After hours of research, comparison shopping, and trying the demo it's time to make a purchase on the web.
You click "Buy Now," enter your credit card information and are just about to click "Checkout."
And then you notice it. In the lower left-hand side, a little form field that says "Coupon code."
You were prepared to pay the advertised price, but now you know there is a magical passcode that could get you a lower price.
You fire up Google, and search: "product name, coupon code." You get pages of results: mostly garbage, some scams, and a few legitimate coupon sites. Unfortunately, the codes listed on those sites are a year old: you missed your chance.
Why do web apps and retailers do this? It's at the moment of purchase that you get a slap in the face: "You're paying full price, but if you had our magic code you wouldn't have to."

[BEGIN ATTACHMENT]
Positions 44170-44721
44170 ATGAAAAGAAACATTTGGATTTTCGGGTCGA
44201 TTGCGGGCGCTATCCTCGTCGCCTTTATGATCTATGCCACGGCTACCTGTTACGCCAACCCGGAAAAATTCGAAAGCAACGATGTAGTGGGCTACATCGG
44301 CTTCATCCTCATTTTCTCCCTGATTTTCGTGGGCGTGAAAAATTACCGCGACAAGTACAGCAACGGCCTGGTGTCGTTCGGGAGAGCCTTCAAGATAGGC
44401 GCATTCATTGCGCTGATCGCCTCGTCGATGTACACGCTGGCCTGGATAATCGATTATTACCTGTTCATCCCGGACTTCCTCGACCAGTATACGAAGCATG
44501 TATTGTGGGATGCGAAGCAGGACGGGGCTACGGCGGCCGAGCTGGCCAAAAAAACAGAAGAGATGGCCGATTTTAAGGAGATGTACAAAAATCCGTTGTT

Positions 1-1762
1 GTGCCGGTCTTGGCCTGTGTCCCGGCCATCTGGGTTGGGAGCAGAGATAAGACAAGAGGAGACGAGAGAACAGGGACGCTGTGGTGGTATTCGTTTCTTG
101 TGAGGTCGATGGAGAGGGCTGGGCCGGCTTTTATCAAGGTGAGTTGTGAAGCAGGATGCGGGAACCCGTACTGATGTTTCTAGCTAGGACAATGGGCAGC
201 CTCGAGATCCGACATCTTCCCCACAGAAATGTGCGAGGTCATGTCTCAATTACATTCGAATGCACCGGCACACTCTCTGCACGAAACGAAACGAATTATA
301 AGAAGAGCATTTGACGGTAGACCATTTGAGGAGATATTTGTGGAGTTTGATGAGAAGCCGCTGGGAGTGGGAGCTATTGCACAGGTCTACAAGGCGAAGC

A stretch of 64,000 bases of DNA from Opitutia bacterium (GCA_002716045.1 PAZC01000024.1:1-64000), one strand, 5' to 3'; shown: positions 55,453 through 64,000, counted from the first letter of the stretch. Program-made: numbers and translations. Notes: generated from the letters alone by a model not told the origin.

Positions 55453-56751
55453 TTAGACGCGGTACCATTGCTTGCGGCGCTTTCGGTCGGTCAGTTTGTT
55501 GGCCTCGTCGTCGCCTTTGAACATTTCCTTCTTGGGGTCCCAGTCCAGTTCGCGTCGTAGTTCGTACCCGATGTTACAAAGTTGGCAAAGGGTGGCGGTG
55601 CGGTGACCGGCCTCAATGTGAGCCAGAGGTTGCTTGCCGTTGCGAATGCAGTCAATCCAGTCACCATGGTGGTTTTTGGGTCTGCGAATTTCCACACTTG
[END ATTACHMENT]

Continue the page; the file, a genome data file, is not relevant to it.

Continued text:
This is bad customer service.
I'm not opposed to running a promotion, or offering a coupon. It's the optics that matter. Instead of posting this constant reminder on your checkout page, remove the "Coupon code" field.
You can do this differently. Brad Sorensen had these suggestions:
Retailers would do better to give everyone a discount for a period or no one.
[Or] instead of coupon codes, they should have separate referrer URLs for people with the code so you don't feel like the loser who didn't get invited to the party.
I originally wrote the post from an anecdotal POV. I've just now started digging into the research. Here's what I've found so far:
I hope this is helpful!